Fed Begins Winding Down Program That Rescued U.S. Economy
The Federal Reserve announced Wednesday that it will begin winding down the emergency rescue program that allowed the purchase of tens of billions of dollars of corporate assets to shore up the economy as the Covid-19 pandemic threatened to plunge the United States into an economic depression.
Most economists agree the decision to enter the equity and bond markets last year by the Federal Reserve was crucial to businesses during the depth of the recession. But as the economy continues to rapidly recover, the central bank has decided to begin winding it down.
Nichols Elfner, co-head of research at Breckinridge Capital Advisors, questioned on the decision by Yahoo news said when asked about the Federal Reserves’ decision, was quoted as saying
“Shock and awe is no longer needed for the time being,”
“The Fed’s decision to begin winding down its portfolio of corporate bonds is an important signal of confidence in the investment-grade corporate market that their presence is no longer needed at this time.”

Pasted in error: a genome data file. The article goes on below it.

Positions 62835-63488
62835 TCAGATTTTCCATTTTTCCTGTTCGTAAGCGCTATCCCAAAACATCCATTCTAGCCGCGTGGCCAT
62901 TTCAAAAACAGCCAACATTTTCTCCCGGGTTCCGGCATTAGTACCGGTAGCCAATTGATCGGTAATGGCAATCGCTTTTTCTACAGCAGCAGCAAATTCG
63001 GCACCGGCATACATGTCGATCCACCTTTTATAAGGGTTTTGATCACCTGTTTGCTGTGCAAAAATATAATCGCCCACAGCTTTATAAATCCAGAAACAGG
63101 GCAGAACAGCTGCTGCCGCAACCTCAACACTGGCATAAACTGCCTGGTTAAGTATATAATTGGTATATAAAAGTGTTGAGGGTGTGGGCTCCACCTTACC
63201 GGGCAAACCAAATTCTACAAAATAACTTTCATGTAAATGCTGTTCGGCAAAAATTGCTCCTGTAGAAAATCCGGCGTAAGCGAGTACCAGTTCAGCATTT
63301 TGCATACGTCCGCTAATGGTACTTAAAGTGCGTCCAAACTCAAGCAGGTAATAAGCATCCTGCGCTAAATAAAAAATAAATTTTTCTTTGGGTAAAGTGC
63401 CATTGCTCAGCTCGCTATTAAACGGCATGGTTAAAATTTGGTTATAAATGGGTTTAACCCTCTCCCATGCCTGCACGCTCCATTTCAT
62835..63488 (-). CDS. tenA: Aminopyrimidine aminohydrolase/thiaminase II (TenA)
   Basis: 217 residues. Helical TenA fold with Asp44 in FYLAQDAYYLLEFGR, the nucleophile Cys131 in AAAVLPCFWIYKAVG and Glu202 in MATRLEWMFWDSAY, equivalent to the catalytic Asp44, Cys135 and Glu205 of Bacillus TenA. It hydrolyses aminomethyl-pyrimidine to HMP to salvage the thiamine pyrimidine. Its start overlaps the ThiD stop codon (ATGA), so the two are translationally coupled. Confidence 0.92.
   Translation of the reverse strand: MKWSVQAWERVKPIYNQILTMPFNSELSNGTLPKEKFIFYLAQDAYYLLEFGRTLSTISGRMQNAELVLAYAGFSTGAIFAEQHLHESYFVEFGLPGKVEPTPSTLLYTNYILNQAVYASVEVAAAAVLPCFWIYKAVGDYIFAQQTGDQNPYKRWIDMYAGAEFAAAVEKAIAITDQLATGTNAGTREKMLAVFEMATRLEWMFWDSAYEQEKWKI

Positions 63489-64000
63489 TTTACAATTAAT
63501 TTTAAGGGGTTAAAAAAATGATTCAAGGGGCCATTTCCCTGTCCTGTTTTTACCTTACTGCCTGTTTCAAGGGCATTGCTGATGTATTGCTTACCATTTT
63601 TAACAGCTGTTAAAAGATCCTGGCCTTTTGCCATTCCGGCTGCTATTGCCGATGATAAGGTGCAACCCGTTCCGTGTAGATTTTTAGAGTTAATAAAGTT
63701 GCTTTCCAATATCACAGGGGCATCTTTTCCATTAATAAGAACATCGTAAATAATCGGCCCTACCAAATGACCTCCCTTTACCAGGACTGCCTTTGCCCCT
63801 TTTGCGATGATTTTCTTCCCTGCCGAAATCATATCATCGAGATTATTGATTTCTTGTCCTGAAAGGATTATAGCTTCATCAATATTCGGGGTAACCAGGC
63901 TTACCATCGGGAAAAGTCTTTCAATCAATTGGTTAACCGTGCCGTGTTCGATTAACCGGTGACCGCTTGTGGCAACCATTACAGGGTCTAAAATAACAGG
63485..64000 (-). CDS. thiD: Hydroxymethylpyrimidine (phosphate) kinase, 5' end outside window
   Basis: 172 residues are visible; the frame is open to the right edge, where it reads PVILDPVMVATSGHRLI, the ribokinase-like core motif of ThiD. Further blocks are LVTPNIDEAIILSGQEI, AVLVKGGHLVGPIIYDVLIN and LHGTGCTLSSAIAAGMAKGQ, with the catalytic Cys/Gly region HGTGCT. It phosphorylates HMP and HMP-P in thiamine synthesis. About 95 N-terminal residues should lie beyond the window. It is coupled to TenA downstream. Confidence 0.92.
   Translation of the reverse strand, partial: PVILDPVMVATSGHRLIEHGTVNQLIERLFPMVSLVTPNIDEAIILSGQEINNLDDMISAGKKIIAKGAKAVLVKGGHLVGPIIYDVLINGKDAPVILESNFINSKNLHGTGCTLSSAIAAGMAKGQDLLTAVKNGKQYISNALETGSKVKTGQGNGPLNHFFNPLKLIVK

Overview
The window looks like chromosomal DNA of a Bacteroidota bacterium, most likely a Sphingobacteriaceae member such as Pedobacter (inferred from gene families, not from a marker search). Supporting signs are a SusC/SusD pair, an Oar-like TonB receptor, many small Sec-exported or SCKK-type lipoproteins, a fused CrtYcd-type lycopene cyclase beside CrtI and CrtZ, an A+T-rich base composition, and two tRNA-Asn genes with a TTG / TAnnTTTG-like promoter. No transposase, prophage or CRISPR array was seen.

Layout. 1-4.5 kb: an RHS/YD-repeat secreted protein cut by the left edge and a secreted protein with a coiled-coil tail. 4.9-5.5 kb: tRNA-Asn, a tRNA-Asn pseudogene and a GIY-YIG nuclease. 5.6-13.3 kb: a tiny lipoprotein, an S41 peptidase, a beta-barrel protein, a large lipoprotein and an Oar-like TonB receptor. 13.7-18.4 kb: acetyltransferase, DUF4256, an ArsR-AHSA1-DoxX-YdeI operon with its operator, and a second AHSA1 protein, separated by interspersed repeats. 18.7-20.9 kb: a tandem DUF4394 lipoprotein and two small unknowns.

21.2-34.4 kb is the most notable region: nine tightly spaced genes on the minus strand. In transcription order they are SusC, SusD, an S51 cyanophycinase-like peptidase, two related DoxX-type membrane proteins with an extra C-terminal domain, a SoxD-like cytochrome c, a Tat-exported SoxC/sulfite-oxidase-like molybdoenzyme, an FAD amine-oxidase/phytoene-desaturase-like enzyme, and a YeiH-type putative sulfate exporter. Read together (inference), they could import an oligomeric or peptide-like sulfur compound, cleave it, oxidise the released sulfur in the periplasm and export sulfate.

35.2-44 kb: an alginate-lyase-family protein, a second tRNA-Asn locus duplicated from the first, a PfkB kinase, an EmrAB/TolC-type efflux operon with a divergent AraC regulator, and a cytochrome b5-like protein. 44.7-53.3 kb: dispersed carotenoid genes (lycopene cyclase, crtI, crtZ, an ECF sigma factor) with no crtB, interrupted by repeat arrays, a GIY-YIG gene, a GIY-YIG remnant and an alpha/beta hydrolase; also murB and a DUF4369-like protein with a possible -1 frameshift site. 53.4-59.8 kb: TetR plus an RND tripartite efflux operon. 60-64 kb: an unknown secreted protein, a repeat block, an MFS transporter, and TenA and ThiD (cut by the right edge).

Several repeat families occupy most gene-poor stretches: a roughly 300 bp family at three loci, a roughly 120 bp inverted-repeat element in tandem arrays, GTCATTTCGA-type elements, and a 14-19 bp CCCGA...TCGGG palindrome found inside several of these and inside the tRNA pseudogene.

The Federal Reserve has been insistent that the program has…
“proved vital in restoring market functioning last year, supporting the availability of credit for large employers, and bolstering employment through the Covid-19 pandemic.”
The Federal Reserve is currently holding $13.7 billion worth of corporate assets, including more than $5 billion of corporate bonds and another $8.5 billion worth of exchange-traded funds, a proxy for owning equity shares.
That’s an unprecedented amount of money to unwind, so the Federal Reserve has announced it would sell off those assets over time to keep markets functioning correctly and reduce any resulting shock to the system that might trigger a stock market crash.
In its Wednesday announcement, the Federal Reserve announced…
“Portfolio sales will be gradual and orderly and will aim to minimize the potential for any adverse impact on market functioning,”
The corporate asset purchase amounting to $13.7 billion may be unprecedented. Still, they pale compared to the additional $7 trillion worth of government debt that the Fed said it will continue to purchase to keep the economic recovery humming. During an April press conference, Federal Reserve Chairman Jerome Powell said it wasn’t time to even…
“Start thinking about thinking about” tapering the purchases of Treasury bonds.
So the slow, methodical liquidation of the $13.7 billion of Federal Reserve’s corporate assets amounts to a drop in the bucket of the monies used to prevent a 1930’s economic depression.
Fed to begin winding down corporate bond holdings